Tips for Writing a Letter to the Editor

How often have you seen an article about diabetes in a newspaper or online publication that omitted or distorted key facts?

Or you may have seen an article that did an exceptional job of showing both the personal and public burdens of diabetes.  

Anytime diabetes is in the news it presents an opportunity for you — as a Diabetes Advocate — to chime in and help spread the word about our key public policy priorities. 

A great way to do this is by writing a letter to the editor.

How to Write Letters to the Editor

Writing a letter to the editor is a quick and easy way to let people know what you think about a certain issue. Whether advocating for more funding for diabetes research or asking members of your community to fight alongside you for more access to diabetes prevention programs, writing a letter to the editor can be an effective way to get the word out.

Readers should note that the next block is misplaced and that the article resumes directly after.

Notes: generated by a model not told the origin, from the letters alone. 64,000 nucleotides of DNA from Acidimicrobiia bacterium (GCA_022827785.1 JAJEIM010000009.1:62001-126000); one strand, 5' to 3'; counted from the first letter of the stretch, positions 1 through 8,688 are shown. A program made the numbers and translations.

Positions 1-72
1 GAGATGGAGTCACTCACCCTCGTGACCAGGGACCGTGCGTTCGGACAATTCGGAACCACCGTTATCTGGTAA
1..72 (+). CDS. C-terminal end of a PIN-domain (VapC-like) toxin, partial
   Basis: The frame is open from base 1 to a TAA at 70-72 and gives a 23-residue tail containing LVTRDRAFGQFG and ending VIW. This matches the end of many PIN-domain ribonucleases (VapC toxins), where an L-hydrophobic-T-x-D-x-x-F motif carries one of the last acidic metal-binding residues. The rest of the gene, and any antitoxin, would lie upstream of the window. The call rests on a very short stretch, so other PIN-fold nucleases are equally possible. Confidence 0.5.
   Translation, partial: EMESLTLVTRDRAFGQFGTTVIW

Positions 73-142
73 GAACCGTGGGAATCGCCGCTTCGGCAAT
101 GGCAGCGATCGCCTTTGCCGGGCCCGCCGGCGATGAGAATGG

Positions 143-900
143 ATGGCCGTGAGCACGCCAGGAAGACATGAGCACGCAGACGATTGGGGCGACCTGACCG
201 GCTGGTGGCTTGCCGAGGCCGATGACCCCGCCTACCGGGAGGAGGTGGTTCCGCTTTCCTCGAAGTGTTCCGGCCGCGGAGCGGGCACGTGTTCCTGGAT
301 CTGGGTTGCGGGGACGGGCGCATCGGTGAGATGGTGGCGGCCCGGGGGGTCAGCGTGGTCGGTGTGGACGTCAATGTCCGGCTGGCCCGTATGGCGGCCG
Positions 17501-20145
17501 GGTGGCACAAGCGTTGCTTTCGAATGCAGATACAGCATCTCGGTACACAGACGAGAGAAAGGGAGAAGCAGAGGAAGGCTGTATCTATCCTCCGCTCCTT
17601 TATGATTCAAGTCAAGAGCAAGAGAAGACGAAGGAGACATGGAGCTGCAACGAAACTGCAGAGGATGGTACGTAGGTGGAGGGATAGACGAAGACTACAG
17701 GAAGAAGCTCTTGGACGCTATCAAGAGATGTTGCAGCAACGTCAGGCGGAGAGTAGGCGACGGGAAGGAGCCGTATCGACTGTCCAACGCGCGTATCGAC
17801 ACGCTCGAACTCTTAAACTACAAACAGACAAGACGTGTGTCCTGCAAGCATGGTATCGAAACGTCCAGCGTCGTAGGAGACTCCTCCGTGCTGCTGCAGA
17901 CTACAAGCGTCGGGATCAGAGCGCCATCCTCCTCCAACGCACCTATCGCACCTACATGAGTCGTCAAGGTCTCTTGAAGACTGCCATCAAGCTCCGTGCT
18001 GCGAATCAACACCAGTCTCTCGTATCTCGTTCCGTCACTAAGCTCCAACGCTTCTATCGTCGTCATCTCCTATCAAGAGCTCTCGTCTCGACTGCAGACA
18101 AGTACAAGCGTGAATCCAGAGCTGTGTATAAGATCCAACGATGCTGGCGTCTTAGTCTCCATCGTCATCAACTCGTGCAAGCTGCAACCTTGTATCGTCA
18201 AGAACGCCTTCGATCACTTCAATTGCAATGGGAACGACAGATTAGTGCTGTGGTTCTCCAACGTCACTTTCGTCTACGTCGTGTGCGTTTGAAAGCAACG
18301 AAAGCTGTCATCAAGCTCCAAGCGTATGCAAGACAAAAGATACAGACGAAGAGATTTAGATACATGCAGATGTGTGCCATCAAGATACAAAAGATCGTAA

Short, concise letters are always more likely to be published than long, meandering ones; try to keep them under 150 words.

The longer the letter, the more likely it will be edited. Keeping it short, and to the point will help ensure the message is heard.   

Follow the pointers in this tip sheet and your letter is much more likely to be published.

Use our online tool to find the newspapers in your area.